FreeDrive supports its free service by requiring users to sign up for e-mail newsletters, Williams says. The company earns money by selling the advertising space in those newsletters.

Ready to pay up?

Will users, accustomed to online freebies, be willing to pay up? The folks at My Docs Online know that not everyone will be. Fewer than 5 percent of the company's home users upgraded to the paid model in the first days after they were notified of the change, says Steve Campbell, the company's product manager. But nearly 60 percent of the business users have upgraded, he adds.

Dempsey and Campbell both consider the switch to a fee-based service only a step in the right direction.

"This is absolutely a positive step," Campbell says. "It says that our paid version was successful enough that we simply had too many free users."

Join the newsletter!

Error: Please check your email address.
Rocket to Success - Your 10 Tips for Smarter ERP System Selection
Keep up with the latest tech news, reviews and previews by subscribing to the Good Gear Guide newsletter.

Liane Gouthro

PC World
Show Comments

Cool Tech

Breitling Superocean Heritage Chronographe 44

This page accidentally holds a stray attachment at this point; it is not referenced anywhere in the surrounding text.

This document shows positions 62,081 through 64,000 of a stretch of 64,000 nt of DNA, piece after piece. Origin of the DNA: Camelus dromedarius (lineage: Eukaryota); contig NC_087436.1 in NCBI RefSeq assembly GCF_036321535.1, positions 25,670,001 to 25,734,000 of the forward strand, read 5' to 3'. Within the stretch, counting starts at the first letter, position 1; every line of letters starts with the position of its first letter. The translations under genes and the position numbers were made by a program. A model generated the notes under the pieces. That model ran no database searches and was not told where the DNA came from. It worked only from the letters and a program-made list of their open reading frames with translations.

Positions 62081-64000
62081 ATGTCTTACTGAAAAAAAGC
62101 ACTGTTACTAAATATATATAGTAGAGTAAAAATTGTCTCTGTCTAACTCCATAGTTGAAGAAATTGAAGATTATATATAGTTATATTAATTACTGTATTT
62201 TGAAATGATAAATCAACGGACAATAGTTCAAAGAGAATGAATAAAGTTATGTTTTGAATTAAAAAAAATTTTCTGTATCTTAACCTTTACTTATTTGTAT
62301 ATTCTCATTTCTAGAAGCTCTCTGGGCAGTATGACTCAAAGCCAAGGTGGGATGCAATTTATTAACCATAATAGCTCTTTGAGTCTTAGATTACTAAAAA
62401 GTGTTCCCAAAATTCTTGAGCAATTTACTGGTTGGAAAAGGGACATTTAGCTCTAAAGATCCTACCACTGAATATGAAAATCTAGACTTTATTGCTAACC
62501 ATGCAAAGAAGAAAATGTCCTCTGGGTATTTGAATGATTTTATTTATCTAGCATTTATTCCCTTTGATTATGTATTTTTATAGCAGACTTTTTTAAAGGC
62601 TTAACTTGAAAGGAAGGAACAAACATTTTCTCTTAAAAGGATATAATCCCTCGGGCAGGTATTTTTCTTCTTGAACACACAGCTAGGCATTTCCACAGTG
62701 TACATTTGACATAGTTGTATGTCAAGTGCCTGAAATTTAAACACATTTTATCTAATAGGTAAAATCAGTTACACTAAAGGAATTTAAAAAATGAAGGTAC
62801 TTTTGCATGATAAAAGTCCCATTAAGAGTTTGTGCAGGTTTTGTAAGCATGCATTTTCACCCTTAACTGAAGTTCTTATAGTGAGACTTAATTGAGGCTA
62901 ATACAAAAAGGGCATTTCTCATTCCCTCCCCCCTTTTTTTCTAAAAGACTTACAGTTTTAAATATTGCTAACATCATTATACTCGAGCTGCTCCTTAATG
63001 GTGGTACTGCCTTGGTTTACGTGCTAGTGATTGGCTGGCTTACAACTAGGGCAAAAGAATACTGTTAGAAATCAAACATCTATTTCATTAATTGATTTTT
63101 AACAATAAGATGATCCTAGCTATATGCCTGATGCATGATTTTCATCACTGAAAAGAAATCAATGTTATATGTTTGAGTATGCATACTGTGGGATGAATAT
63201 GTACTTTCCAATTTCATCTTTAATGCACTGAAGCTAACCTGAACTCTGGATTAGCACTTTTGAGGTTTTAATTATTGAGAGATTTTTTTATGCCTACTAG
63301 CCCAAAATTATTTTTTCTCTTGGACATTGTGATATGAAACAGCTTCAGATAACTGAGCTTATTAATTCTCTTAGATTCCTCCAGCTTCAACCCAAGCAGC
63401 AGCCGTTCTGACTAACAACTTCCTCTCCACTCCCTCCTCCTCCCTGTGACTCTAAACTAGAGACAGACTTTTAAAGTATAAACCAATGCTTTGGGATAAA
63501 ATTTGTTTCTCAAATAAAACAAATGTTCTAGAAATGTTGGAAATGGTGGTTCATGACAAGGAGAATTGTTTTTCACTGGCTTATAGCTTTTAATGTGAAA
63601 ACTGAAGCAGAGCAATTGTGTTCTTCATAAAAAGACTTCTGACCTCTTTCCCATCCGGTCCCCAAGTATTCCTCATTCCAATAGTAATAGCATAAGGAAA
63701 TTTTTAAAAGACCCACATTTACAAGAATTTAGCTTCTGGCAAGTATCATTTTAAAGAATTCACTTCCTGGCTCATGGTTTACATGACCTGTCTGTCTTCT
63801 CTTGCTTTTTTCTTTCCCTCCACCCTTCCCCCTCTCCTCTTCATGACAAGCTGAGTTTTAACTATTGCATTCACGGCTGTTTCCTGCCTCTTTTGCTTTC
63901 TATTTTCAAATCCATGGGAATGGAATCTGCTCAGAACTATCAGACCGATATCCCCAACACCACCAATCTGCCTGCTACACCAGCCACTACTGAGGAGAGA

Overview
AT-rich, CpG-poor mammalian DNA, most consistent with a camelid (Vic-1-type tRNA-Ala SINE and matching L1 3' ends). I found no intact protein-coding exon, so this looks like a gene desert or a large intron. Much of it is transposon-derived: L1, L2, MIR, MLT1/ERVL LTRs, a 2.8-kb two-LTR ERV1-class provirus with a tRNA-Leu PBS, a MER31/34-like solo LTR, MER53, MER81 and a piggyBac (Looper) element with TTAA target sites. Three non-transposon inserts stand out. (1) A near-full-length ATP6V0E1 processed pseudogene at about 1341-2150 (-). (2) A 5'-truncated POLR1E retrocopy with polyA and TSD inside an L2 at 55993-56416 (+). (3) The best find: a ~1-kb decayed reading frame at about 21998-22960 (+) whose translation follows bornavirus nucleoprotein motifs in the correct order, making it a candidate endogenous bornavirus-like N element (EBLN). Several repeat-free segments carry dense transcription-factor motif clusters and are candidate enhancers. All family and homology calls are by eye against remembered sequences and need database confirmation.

Learn more >

SanDisk MicroSDXC™ for Nintendo® Switch™

Learn more >

Toys for Boys

Family Friendly

Panasonic 4K UHD Blu-Ray Player and Full HD Recorder with Netflix - UBT1GL-K

Learn more >

Stocking Stuffer

Razer DeathAdder Expert Ergonomic Gaming Mouse

Learn more >

Christmas Gift Guide

Click for more ›

Most Popular Reviews

Latest Articles


PCW Evaluation Team

Edwina Hargreaves

WD My Cloud Home

I would recommend this device for families and small businesses who want one safe place to store all their important digital content and a way to easily share it with friends, family, business partners, or customers.

Walid Mikhael

Brother QL-820NWB Professional Label Printer

It’s easy to set up, it’s compact and quiet when printing and to top if off, the print quality is excellent. This is hands down the best printer I’ve used for printing labels.

Ben Ramsden

Sharp PN-40TC1 Huddle Board

Brainstorming, innovation, problem solving, and negotiation have all become much more productive and valuable if people can easily collaborate in real time with minimal friction.

Sarah Ieroianni

Brother QL-820NWB Professional Label Printer

The print quality also does not disappoint, it’s clear, bold, doesn’t smudge and the text is perfectly sized.

Ratchada Dunn

Sharp PN-40TC1 Huddle Board

The Huddle Board’s built in program; Sharp Touch Viewing software allows us to easily manipulate and edit our documents (jpegs and PDFs) all at the same time on the dashboard.

George Khoury

Sharp PN-40TC1 Huddle Board

The biggest perks for me would be that it comes with easy to use and comprehensive programs that make the collaboration process a whole lot more intuitive and organic

Featured Content

Product Launch Showcase

Latest Jobs

Don’t have an account? Sign up here

Don't have an account? Sign up now

Forgot password?